My introduction to cellphone solicitation recently arrived in the form of a note from "Roman. " It said, "Get software 80 % o.f.f. 9fast-secure-immediate download) visit:" and...

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My introduction to cellphone solicitation recently arrived in the form of a note from “Roman.”

It said, “Get software 80 % o.f.f. 9fast-secure-immediate download) visit:” and it listed a Web site that I wasn’t even able to reach.

Clearly the note indicated trouble because I don’t know anyone named Roman, and if I did, he probably wouldn’t send me a text message written in such salesman-speak.

A few days later, “Rex” was offering me investment advice.

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I decided it was time to figure out how to keep Rex, Roman and their solicitous friends out of my electronic universe. These messages were more than just an annoyance. Unlike telemarketing calls at home, these unsolicited cellular messages were costing me money since my cellular service plan charges for each message beyond a certain number.

It’s against Federal Communications Commission rules for telemarketers to use automated dialers to call cellphones, but that brings me little comfort after the communications I’ve gotten from Roman and Rex.

Here’s what I learned after talking to representatives of both the FCC and the Federal Trade Commission, the two agencies charged with enforcing the laws and protecting consumers in the electronic world. The FCC and FTC Web sites offer a trove of information on blocking unwanted phone calls and Controlling the Assault of Non-Solicited Pornography and Market, or CAN-SPAM as it was termed in a 2003 law passed by Congress; the rules took effect in March 2005.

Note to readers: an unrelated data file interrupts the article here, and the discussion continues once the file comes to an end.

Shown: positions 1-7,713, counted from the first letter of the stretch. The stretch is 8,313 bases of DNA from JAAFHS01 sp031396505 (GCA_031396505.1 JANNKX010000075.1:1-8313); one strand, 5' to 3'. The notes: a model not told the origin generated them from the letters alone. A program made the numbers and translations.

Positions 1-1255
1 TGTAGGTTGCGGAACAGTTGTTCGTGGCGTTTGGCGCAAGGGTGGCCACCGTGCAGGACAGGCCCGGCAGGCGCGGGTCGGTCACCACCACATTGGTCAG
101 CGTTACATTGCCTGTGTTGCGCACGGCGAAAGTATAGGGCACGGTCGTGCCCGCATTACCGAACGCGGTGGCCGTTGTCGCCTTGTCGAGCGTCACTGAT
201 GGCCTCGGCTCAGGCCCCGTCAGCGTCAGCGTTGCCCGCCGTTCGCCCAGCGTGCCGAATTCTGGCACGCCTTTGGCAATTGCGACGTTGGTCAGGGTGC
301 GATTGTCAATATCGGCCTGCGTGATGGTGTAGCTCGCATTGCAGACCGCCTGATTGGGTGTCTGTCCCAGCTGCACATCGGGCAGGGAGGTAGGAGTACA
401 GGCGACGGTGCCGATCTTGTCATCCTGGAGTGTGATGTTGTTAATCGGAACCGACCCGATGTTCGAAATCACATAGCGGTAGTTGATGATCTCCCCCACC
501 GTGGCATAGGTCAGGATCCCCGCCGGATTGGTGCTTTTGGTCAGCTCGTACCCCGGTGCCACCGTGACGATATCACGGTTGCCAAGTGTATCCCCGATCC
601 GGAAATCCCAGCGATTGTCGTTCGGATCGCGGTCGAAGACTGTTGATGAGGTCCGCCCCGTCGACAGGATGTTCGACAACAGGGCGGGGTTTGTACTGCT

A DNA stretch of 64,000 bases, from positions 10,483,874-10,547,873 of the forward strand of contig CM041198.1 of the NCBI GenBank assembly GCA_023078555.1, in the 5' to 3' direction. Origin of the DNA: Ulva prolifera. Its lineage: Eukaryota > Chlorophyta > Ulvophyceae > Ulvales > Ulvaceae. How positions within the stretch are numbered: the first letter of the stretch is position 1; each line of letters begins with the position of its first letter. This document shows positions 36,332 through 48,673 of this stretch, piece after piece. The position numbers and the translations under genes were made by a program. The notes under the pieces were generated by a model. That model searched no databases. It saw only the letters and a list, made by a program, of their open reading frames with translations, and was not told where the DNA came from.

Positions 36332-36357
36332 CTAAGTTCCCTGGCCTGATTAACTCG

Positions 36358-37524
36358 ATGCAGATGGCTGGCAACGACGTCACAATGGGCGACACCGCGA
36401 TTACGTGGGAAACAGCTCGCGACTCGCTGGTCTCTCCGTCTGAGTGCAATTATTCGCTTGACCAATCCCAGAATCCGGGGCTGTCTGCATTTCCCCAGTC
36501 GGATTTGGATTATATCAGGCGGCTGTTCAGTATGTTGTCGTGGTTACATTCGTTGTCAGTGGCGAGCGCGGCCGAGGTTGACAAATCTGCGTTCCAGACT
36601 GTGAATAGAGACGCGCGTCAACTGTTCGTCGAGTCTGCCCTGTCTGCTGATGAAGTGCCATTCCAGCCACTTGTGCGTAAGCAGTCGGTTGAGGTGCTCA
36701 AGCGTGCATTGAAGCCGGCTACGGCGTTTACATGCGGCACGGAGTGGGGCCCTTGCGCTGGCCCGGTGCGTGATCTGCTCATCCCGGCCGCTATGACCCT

Putting your cellphone number on the national Do Not Call Registry will stop most but not all telemarketing calls. You can register free online at or by dialing 888-382-1222 from the telephone you want to register.

It takes seconds and the registration will last five years. In 31 days most telemarketers are required to stop calling, according to the recording I accessed. Later, you can confirm that you are registered by dialing the same number or checking the Web site.

Still, the Do Not Call Registry doesn’t equal Do Not Send Text Messages.

The FCC ban includes messages sent to cellphones and pagers only if the message uses an Internet address that includes an Internet domain name, generally that part with the “@” symbol.

The ban doesn’t cover a couple of critical areas: short messages like those sent from one mobile phone to another that don’t use an Internet address; and e-mail messages that you get forwarded from your computer to your wireless device.

Calls from or for political organizations, charities and telephone surveyors are still permitted, as are calls from companies with which you have an existing business relationship. Commercial e-mail messages to your wireless phone or pager are allowed only if you’ve given express prior authorization, according to the FCC. That’s where you have to be careful. When ordering anything online, it’s common for the box asking to receive “e-mail updates” to be prechecked. So be sure to find and uncheck that box before sending along your order.

Beyond that, the two federal agencies charged with policing the ban on making unsolicited phone calls say there is little that can be done about unwanted text messages.

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